From Oakland to Milwaukee, Molding Black Youths Into Entrepreneurs
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“Second Impressions.” … The idea was around restorative justice. The biggest hurdle once [inmates] come out of incarceration is finding a job to keep them from reverting back to the lifestyle that got them there. … Right now there are government initiatives and agencies that structure small-scale training, but there is no app directed to them where they can find employers who specifically align themselves and say they would hire people that have previous records.
X: What was your biggest takeaway from the weekend?
DJ: If you give [youths] the opportunity, and you do have to handhold them through the project initially, but after the courses people have been through [with Hidden Genius Project], they’re self-sufficient. They were coding their own apps, doing a business model canvas.
Locally here we’ve been throwing around the idea of is [the Hidden Genius Project’s goal] possible, and what is the model? They’re proving it out there. … As multiple cities look to replicate that model, I think tremendous things are going to happen for low-opportunity [individuals]. We don’t really see prominent [African-Americans] in Silicon Valley that are front and center. They’re trying … to transform that narrative and say it’s OK to be in this sector of individuals.
X: What’s the next step for implementing a program like Hidden Genius Project in Milwaukee?
DJ: We’re in the preliminary stages of starting up a fellowship program and then just doing preliminary outreach initiatives to see is it needed here. Maybe recruit five to 10 students and start up that model. If talks progress with Hidden Genius, more than likely we’ll come in with that brand.
The idea is to secure capital for the initial fellowship program by probably May, then recruit those individuals for that summer fellowship.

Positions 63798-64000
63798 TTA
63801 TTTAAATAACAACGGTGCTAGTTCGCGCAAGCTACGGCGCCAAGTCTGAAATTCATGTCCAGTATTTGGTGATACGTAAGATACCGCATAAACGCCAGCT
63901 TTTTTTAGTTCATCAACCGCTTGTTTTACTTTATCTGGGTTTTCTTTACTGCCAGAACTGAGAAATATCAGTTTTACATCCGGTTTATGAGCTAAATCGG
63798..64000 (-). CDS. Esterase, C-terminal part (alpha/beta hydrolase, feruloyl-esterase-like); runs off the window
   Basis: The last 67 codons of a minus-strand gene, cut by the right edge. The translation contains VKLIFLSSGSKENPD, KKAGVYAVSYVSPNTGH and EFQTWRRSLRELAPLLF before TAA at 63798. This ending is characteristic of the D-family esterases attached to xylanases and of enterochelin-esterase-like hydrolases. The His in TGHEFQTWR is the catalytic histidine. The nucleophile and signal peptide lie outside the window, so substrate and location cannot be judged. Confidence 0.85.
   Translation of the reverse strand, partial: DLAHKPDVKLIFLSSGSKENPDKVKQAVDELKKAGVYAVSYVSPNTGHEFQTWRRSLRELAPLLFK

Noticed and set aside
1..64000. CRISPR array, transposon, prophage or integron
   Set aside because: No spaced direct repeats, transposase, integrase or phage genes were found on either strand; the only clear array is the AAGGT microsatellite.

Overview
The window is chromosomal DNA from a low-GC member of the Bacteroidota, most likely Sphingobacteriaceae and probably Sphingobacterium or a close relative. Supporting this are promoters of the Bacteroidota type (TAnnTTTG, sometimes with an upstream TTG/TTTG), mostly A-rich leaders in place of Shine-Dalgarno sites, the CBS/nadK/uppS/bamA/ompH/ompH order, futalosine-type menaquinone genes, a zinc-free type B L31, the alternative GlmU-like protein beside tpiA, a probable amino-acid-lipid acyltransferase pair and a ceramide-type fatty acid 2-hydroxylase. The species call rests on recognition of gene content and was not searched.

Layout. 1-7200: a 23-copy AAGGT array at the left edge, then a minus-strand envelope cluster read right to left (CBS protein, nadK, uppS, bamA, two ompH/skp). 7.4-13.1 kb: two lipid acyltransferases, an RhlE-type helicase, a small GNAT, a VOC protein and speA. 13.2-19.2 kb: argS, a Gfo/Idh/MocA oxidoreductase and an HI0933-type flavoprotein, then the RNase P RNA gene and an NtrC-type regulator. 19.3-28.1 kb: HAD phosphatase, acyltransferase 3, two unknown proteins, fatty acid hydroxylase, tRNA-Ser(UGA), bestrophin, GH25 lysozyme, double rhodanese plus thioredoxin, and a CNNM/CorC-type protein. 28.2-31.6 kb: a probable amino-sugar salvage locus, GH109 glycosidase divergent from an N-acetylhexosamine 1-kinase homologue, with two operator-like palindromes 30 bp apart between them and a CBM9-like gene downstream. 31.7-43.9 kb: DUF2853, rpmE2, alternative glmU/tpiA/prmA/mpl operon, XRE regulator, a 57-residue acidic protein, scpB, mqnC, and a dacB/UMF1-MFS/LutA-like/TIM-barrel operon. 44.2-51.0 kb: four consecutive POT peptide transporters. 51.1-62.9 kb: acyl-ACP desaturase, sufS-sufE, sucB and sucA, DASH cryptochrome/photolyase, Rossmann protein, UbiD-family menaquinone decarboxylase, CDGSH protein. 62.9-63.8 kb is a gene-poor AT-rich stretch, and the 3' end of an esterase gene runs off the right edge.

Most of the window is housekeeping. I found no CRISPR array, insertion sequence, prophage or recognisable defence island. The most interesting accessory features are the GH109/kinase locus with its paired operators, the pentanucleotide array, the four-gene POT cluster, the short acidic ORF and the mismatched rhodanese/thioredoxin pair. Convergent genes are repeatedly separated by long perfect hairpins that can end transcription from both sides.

X: What effect do you think Startup Weekend Oakland will have on participants?
DJ: I hope it allows [the students] to grow into serial entrepreneurs/explorers. When you look at the minority demographic, we’ve seen a plethora of philanthropic dollars given to the community. It’s never been an issue of money. When we look nationwide, the systemic problems haven’t changed. Allowing those individuals in those situations to solve their own problems, I think, is key to revitalizing this next generation. Dig ourselves not only out of the recession we’re in, but allowing those cultures that are left behind to grow with it.
X: Is entrepreneurship uniquely suited to accomplish that?
DJ: I think entrepreneurship is uniquely suited because it’s one of the few ways toward generational wealth. … When I look at just the modern IPO, that exit alone creates hundreds of millionaires. Looking at scale like that, if we’re truly going to transform the world, still with manufacturing we’re creating jobs with manufacturing salaries. If you have 20 co-founders, and they start something great, it’s 20 people exiting with a significant return. That can truly transform a lot of things. That opportunity has not been available for minorities.
X: What surprised you most about Startup Weekend Oakland?
DJ: The key thing they said that shocked me was one of the judging criteria for Startup Weekend has always been revenue model. From a social perspective, probably 90 percent of the ideas presented [at Startup Weekend Oakland] had no initial revenue model. What they did out west was they had social impact replace the revenue model. If we’re talking about 1 million inmates, what is the value-add from getting 5 percent of those people jobs? [Reducing recidivism is] a value proposition. For a taxpayer, that’s a value-add. As those models progress and become more pervasive, you’re going to start seeing a lot of social entrepreneurs lean toward that route.